Falcons defensive rookies to join open competition for jobs


The Falcons’ defense didn’t do anything well in 2013—no surprise considering the team’s 4-12 flop—and that ineptitude helps explain why they went heavy on that side of the ball with their draft picks.

After selecting Texas A&M offensive tackle Jake Matthews with the No. 6 overall pick, the Falcons drafted defensive players with seven of their eight other picks. General manager Thomas Dimitroff said the focus on defense was purposeful and that coach Mike Smith will stress to the rookies that “every position is open” when they begin work on Monday.

“ ‘Smitty’s’ approach leading in here (is) knowing that this isn’t about who is drafted where (or) the money we’ve paid any individual,” Dimitroff said. “Coming off of the (poor) 2013 season going into 2014, this is truly about competition. We’re very clear to them this is about competition and don’t come in here thinking you are a young guy opening the door, literally and figuratively speaking, out on the field for veterans.

“You have to be respectful, obviously, to everyone (but) this is about competition. Mike has really set the tone with that and that is what we want to see. This is going to be a very competitive offseason.”

There will be an influx of several young players on defense.

On Day 2 of the draft the Falcons selected Minnesota defensive lineman Ra’Shede Hageman in the second round and Wisconsin safety Dezmen Southward in the third. The Falcons began Day 3 by drafting Florida State running back Devonta Freeman in the fourth round and then selected defenders with their remaining picks.

Four of those players are linebackers: Notre Dame’s Prince Shembo (fourth round), Syracuse’s Marquis Spruill (fifth), Connecticut’s Yawin Smallwood (seventh) and South Dakota’s Tyler Starr (seventh).

“We did need to replenish at the linebacker position, and the guys that we’ve added all four of them have special traits,” Smith said. “Playing the linebacker position you have to have a lot of flexibility. You have to have the ability at times to rush the passer, put your hand on the ground, be able to drop (in coverage). As exotic as we try to be in third-down situations, we got a lot of guys standing in two-point stances and they’re going to have to do different jobs. That was the thinking behind that, and I really like the guys that we’ve added.”

Free agents added: Two players with local ties are among the rookie free agents the Falcons reached agreement with following the draft: Utah State cornerback Tay Glover-Wright, a product of Campbell High in Smyrna, and Riverdale native Kimario McFadden, a safety from South Carolina State.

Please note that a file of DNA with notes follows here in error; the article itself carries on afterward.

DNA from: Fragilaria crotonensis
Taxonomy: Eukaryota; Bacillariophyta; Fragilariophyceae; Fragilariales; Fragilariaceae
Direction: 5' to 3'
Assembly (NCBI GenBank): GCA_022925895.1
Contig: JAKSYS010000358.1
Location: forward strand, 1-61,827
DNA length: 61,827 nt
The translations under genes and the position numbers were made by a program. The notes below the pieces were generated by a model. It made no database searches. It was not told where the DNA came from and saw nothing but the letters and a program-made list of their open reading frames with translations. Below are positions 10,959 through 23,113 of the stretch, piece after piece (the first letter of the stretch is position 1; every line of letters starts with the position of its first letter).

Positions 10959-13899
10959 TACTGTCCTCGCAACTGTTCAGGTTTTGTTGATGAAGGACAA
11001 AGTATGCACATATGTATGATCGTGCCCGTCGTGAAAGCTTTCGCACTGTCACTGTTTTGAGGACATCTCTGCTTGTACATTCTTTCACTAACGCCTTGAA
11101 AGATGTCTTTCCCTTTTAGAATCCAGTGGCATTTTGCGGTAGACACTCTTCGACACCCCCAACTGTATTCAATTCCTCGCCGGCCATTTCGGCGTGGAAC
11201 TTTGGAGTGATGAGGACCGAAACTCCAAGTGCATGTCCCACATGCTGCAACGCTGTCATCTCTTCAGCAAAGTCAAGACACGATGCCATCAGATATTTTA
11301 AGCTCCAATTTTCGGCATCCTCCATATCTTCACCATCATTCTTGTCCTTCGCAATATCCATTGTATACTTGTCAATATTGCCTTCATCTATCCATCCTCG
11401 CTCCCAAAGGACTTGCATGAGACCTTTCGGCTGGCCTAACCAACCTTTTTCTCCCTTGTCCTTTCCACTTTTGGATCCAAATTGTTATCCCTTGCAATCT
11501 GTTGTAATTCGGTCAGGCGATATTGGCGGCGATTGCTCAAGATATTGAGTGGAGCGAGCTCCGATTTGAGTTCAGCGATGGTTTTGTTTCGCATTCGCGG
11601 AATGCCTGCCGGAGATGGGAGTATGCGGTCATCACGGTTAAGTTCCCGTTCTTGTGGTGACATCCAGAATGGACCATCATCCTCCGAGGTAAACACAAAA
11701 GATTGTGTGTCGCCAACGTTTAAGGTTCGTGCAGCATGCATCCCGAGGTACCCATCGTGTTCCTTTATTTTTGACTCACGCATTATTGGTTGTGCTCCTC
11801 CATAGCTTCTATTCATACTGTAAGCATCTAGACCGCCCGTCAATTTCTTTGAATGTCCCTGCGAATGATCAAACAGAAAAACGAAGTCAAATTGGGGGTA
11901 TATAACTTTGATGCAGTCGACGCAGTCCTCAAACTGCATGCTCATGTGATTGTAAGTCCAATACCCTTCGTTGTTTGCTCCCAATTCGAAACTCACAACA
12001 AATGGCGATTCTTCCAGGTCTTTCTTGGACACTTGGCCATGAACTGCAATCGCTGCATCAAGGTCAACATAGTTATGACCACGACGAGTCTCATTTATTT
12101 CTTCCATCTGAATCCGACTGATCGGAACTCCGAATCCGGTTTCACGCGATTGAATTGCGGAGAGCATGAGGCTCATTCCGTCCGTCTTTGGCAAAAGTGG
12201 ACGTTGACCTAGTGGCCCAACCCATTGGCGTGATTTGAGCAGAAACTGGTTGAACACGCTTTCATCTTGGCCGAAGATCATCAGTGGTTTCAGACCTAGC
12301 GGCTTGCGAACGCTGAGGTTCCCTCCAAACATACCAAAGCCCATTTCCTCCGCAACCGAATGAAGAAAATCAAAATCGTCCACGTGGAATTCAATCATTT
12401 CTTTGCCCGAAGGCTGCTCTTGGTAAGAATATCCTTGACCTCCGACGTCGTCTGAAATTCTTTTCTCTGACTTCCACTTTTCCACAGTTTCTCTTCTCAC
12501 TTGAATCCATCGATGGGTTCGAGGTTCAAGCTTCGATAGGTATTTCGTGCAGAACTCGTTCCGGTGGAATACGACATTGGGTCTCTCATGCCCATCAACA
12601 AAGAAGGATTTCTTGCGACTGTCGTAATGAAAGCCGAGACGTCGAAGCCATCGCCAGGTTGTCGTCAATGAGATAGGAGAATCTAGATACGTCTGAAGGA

Glover-Wright played two seasons at Utah State after stops at Eastern Arizona and Highland (Kan.) community colleges. Glover-Wright played quarterback and wide receiver before making the switch to defense.

McFadden made his way to South Carolina State via Alabama A&M, Georgia Military Academy and Atlanta Prep. McFadden was a second-team All-MEAC selection in 2013.

The Falcons won’t release the official list of their rookie free agents until all contracts are signed on Monday but the following players also have reached agreement with the team:

Geraldo Boldewijn, WR, Boise State

Brenden Daley, LB, Hawaii

Nosa Eguae, DL, Auburn

Maurice Hagens, FB, Miami

Freddie Martino, WR, North Greenville

Jeff Matthews, QB, Cornell

Walker May, DE, Vanderbilt

Roosevelt Nix, FB, Kent State

Jacob Pederson, TE, Wisconsin

Bernard Reedy, WR, Toledo

Donte Rumph, DT, Kentucky

Jacques Smith, LB, Tennessee

Jerome Smith, RB, Syracuse

James Stone, OL. Tennessee

Matt Yoklic, P, Pittsburgh

No rush: The Falcons didn’t select an edge speed rusher among their eight draft picks. Hageman will play defensive end but at 6-foot-6 and 310 pounds he’s more suited as a power player in their 3-4 alignments than as an outside pass rusher.

The Falcons have ranked near the bottom of the league in sack percentage in each of six seasons under Smith and Dimitroff. Last season’s additions at defensive end—veteran free agent Osi Umenyiora and draft picks Malliciah Goodman and Stansly Maponga—didn’t do much for the pass rush.

Smith said there weren’t many talented pass rushers available after the second round in this draft.

“I think every team in the league is looking for that,” Smith said. “I think when you go and talk to 30 of the 32 teams their need is to add a pass rusher. If you’ve got four, you want five; if you’ve got two, you want three.”

Smith said Hageman will help the outside pass rushers because of his ability to get penetration inside. He said linebacker Marquis Spruill, a fifth-round pick out of Syracuse, also has some inside pass-rushing ability.

“It is important to have push,” Smith said. “I say it all the time, sometimes sack numbers are overrated. It is about making the quarterback uncomfortable and making him have to move off of the spot he’s accustomed to when he is throwing the ball.”


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